The Senate last week failed to repeal what is shaping up to be an unpopular provision for businesses in the recent health overhaul that will require a massive increase in filing 1099 tax forms.

Tucked away in the new law, the Patient Protection and Affordable Care Act, is a requirement for businesses to report to the Internal Revenue Service any purchase from a vendor or for goods and services amounting to $600 or more per year, effective in 2012 for such purchases that will need to be reported and filed in 2013.

Two attempts to repeal or scale back the provision failed to reach the 60-vote threshold needed to end debate.

One amendment, proposed by Sen. Bill Nelson, D-Fla., would have raised the annual reporting amount from $600 to $5,000 and would have exempted businesses with 25 or fewer employees. It received a final vote of 56-42.

Another, by Sen. Mike Johanns, R-Neb., would have repealed the provision entirely, as well as exempting certain individuals from being forced to purchase health insurance. The amendment also would have lowered the affordability exemption. It failed on a final tally of 46-52.

The expansion of 1099 reporting was added as a means to capture $2 billion worth of revenue in taxes on income that currently is not reported by smaller businesses, with the intent of offsetting the cost of the health bill.

Small businesses are seen as being particularly vulnerable – although all companies are affected – because they lack the legal and accounting acumen needed to comply and deal with the flood of paperwork expected as a result.

The IRS says about 85 million 1099s are filed each year. The National Small Business Association predicts that an average business will have to file 95 forms a year under the new rules, compared to the current average of less than 20.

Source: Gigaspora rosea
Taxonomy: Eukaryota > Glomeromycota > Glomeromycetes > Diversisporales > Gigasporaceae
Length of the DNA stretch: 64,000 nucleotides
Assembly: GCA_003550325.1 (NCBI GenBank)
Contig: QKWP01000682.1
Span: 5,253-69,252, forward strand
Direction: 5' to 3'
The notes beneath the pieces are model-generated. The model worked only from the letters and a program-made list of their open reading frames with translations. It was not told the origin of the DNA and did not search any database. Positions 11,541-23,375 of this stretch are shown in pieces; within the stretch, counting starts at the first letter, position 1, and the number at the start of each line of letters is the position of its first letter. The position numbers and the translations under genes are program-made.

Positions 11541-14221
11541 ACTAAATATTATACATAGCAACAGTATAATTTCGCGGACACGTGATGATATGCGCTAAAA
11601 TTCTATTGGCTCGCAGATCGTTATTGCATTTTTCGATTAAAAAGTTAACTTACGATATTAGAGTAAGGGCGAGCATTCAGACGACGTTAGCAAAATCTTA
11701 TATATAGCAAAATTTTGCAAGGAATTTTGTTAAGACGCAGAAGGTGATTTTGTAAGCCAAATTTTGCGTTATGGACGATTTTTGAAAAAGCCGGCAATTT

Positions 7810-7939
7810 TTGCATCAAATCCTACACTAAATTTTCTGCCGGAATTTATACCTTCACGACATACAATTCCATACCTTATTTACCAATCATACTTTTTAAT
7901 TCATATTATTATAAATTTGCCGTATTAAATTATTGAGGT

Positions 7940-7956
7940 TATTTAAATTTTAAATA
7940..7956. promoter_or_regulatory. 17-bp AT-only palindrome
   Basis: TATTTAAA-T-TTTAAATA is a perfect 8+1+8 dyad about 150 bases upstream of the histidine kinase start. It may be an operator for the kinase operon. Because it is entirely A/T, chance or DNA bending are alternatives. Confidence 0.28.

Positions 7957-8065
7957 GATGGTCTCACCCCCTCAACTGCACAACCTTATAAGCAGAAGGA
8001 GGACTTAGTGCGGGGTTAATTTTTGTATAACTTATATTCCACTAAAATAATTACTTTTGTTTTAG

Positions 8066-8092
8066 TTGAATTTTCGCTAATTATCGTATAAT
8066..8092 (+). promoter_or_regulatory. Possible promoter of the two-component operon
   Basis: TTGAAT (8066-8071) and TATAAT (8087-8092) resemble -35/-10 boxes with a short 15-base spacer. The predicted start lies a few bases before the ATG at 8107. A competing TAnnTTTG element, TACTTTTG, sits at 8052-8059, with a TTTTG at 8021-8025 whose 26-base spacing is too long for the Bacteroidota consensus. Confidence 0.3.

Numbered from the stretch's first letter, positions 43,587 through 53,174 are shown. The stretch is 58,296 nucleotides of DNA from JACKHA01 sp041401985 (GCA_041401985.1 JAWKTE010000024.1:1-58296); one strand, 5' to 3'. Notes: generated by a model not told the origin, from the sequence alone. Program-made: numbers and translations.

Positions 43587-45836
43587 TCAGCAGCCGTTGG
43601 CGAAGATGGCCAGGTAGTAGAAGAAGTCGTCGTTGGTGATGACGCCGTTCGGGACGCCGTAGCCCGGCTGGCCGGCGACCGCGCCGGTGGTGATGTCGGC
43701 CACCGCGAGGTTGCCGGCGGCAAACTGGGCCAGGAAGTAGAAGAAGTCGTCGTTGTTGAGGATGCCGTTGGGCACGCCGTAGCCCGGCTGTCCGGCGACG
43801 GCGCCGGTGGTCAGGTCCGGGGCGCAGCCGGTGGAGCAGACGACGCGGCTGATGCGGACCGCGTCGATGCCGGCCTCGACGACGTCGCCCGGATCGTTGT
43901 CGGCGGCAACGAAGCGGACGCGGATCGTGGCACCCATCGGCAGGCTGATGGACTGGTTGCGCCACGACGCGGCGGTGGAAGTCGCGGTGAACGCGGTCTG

While the Senate failed to either repeal or scale back the measures, the matter could be taken up again separately in the near future.


The California Chamber of Commerce is warning that passage of Proposition 19, the Regulate, Control and Tax Cannabis Act, will lead to confusion and “sweeping changes” in the workplace by requiring employers to permit employees to “smoke marijuana at work.”

In its legal analysis issued in August, the chamber said Prop. 19 would add confusion to the current law of establishing a drug–free work place because the current anti-smoking law “only applies to tobacco products.”

“The Act specifies that users can ‘possess’ or ‘share’ marijuana in a ‘non-public place,’ but does not define what a ‘non-public place’ is,” the chamber said.

The measure also would establish a new but as yet undefined standard of “actual impairment,” according the chamber’s employment law adviser, Jennifer Shaw, who issued the analysis after HR California, a division of the chamber, sought to spell out potential work-place issues with the proposition.

Under the current standard, according to Ms. Shaw, “an employer cannot take any action related to an employee’s use of marijuana and their potential threat to workplace safety as is currently the case for alcohol.”

The five-page analysis also said Prop.19 would cause employers to “lose millions” in federal contracts and grants “because they would be unable to comply with federal laws outlawing marijuana use.”

The proposition would require employers provide “a reasonable accommodation” for marijuana users. Employers would also be faced with the prospect of paying for “marijuana-related accidents through workers’ compensation insurance premiums and liability to third parties.”


Submit items for this column to Dan Verel at dverel@busjrnl.com, 707-521-4257 or fax 707-521-5292.